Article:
Lawmakers debating health care on Capitol Hill have spent months worrying about the potential cost. But mostly it's been the total cost of the bill, not how much individual families who could soon be required to buy insurance for the first time might have to pay.
That could be a costly miscalculation, says health economist Jonathan Gruber of the Massachusetts Institute of Technology. "Let's put it this way: It is 10 times as important as the public option and has received one one-hundredth of the coverage," he says.
That's because, in the end, whether or not people can afford health insurance may have a bigger impact on the bill's political popularity than whether the final price tag exceeds a trillion dollars. Joan Alker is co-director of the Georgetown University Center for Children and Families. Her group commissioned a survey of what voters want most in a health care overhaul bill and found, "by a 2 to 1 margin, the priority was to make coverage more affordable for families, rather than making sure health reform doesn't cost the country too much money."
Gruber says economists have different ways of defining exactly what is and is not affordable for people. One way is by looking at disposable income, or whether people have money left over after paying for other necessities. "We think no one should have to go without food or shelter to have health insurance," he says.
Another test is whether people would buy something voluntarily. "And if they would then clearly it's affordable," Gruber says.
But there's also a third test — and it's that affordability is in the eye of the beholder. And for a lot of beholders in the real world, health insurance costs are quickly becoming unaffordable.
Keeping Costs Reasonable
Eric and Cynthia Cathcart are good examples. They're self-employed musicians from Silver Spring, Md. A pretty normal family, says Eric, "with two kids and two cats."
Eric owns a music talent agency and production business, and the family has been buying its own coverage for 14 years. But with costs going up every year and the complications of some pre-existing conditions, the family now pays a $1,000 a month for two separate plans.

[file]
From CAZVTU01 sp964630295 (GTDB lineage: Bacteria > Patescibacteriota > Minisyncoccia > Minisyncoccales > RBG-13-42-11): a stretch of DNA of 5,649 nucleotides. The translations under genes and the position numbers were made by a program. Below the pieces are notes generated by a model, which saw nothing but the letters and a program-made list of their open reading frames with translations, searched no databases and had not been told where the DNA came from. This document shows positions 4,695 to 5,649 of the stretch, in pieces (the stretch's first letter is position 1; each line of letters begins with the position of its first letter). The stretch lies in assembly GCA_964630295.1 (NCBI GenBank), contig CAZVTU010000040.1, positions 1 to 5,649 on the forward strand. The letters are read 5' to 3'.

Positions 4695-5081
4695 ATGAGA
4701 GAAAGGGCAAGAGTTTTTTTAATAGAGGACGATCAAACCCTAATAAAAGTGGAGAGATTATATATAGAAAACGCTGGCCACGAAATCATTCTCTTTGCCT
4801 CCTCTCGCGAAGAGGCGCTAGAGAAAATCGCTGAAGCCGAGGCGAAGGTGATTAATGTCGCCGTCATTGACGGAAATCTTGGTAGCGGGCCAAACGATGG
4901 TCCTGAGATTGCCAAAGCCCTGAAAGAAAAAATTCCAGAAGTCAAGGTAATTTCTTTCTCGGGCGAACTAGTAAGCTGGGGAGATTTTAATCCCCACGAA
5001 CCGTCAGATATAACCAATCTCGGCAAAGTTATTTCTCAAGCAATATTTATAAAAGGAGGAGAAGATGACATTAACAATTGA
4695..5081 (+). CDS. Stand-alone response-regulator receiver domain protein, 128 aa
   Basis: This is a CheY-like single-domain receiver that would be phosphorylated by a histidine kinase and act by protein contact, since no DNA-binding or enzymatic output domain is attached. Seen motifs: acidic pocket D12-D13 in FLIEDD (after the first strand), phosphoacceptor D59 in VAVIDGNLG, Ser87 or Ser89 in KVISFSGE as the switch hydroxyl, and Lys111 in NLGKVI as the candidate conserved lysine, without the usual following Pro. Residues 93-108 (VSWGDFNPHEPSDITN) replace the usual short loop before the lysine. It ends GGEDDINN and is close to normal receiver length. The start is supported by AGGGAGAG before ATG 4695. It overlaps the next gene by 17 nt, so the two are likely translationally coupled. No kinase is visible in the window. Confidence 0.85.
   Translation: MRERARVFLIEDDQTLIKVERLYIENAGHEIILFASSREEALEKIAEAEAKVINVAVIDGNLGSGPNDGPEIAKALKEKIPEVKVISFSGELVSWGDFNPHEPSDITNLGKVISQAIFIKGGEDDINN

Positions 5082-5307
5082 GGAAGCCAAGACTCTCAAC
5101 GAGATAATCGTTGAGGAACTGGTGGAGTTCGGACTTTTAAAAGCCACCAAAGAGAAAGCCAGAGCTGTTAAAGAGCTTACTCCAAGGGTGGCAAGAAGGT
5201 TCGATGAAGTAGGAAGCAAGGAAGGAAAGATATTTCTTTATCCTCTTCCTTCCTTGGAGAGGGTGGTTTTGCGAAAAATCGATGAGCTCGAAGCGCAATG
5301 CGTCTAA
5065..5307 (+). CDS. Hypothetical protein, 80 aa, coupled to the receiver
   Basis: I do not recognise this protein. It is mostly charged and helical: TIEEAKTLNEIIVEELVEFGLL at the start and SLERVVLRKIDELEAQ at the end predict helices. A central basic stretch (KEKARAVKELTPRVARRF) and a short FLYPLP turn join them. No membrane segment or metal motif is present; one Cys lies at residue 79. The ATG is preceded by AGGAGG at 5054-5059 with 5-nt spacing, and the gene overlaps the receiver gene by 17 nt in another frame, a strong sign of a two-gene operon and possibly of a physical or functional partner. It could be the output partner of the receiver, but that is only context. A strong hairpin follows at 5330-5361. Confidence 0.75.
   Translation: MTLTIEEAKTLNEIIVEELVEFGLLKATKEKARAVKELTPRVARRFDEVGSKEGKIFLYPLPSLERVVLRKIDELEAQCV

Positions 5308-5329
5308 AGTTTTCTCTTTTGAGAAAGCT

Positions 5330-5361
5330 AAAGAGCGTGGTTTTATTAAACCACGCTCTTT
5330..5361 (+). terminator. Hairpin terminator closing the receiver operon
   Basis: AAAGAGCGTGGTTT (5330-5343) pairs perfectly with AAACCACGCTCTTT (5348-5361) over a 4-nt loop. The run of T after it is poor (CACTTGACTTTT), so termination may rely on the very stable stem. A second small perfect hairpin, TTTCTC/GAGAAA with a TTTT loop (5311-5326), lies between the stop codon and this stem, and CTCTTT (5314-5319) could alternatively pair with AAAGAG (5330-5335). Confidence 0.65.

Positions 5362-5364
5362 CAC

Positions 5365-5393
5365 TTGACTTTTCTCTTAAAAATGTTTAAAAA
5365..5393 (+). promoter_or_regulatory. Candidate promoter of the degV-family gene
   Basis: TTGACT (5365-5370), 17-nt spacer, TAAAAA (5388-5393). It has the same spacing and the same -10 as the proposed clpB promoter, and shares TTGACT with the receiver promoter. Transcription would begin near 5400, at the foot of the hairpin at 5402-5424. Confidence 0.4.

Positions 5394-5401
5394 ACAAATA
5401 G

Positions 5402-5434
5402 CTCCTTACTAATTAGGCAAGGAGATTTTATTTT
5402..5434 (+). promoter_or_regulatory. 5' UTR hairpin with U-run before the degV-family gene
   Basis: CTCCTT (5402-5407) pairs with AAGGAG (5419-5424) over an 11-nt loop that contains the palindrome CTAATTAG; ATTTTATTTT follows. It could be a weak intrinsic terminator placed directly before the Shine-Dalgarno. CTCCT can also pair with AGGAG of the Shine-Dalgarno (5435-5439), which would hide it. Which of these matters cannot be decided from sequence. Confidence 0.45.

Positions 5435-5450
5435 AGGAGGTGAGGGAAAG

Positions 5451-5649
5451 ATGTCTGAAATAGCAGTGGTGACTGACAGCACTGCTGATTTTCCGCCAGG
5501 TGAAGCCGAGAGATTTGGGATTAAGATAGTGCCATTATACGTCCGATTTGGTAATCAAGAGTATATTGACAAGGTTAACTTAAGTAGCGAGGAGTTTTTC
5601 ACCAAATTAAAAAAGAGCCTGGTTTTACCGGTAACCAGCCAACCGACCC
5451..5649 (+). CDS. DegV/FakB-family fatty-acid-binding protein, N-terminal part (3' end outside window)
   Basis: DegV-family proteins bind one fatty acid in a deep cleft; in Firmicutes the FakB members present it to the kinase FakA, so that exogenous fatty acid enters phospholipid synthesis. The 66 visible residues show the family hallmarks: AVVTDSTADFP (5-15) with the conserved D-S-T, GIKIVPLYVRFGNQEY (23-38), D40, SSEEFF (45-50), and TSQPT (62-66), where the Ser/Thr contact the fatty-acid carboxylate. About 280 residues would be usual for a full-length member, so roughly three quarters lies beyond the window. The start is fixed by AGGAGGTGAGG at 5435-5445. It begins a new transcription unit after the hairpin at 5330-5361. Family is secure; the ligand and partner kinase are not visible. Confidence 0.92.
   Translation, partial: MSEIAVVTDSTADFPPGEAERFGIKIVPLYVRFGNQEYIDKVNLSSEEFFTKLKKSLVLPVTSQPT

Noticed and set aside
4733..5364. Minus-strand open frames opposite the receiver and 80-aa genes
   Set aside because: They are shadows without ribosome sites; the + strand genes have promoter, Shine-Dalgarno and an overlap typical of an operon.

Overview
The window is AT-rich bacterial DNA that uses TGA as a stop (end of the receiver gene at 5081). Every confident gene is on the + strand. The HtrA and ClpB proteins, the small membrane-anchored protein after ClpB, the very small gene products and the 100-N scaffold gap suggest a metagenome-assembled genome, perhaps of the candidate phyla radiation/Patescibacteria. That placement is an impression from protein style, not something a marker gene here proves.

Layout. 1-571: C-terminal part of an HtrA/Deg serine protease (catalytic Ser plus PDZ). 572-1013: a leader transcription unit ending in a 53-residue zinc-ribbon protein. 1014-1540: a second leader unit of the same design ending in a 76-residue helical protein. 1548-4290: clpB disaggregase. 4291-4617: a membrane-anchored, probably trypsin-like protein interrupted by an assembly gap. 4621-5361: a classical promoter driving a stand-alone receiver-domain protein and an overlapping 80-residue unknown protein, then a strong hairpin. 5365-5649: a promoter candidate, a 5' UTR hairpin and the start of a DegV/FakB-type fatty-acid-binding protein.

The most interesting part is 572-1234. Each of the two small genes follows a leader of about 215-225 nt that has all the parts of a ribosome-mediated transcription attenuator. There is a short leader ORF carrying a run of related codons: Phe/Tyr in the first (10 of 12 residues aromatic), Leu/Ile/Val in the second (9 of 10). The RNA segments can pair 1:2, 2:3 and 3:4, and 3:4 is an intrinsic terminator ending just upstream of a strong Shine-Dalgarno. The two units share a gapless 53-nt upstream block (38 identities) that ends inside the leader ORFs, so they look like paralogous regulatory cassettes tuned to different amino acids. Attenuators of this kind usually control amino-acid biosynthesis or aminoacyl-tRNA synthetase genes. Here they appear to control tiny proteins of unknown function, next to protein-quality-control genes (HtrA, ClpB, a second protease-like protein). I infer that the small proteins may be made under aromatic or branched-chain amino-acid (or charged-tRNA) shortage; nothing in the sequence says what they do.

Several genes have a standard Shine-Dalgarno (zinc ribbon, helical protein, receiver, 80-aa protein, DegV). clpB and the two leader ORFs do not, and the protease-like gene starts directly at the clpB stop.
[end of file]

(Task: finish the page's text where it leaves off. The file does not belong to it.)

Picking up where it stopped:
"I've got two deductibles," Cynthia told a Capitol Hill news conference. "If Eric and I are in a common accident, he's got to meet his deductible and I've got to meet mine. We're looking at an $8,000 deductible," she said.
Both the bill that passed the House and the one now before the Senate seek to help families like the Cathcarts.
In both cases, people would be required to buy insurance if they don't already have it. But they'd get government help to pay for plans if they earn up to four times the poverty level. That's about $88,000 for a family of four.
Plus, no family would have to spend more than 10 percent of its income on health insurance premiums; poor families wouldn't have to spend more than 2 percent on premiums.
Will People Be Able To Pay?
But premiums are only the start of what people spend on health insurance. There are also deductibles, copayments and other out-of-pocket costs. And Gruber says that when it comes to that sort of spending, the House bill is far more generous than the Senate bill.
For example, someone making two times the poverty level, or about $22,000 a year, in the House bill would get "something like a $500 deductible plan," he says. "On the other hand in that same range in the Senate ... now we're talking a $2,500 deductible plan."
Gruber says he's a "big believer" in the concept that people should pay more for their health care so they'll know what it really costs and have an incentive to save money. "I'm a believer in consumer skin in the game," he says. "But a $2,500 deductible is a lot to ask for someone making $22,000 a year."
And it brings Gruber to the ultimate test of affordability, which he says is a political test — "which is, do people revolt if you say, 'I'm going to mandate you to pay this much'?"
That revolt hasn't materialized in Massachusetts, the only state that currently requires everyone to have health insurance. Gruber serves on the board that oversees that plan. But he concedes that Massachusetts was a lot less divided about imposing the requirement in 2006 than the rest of the country is today.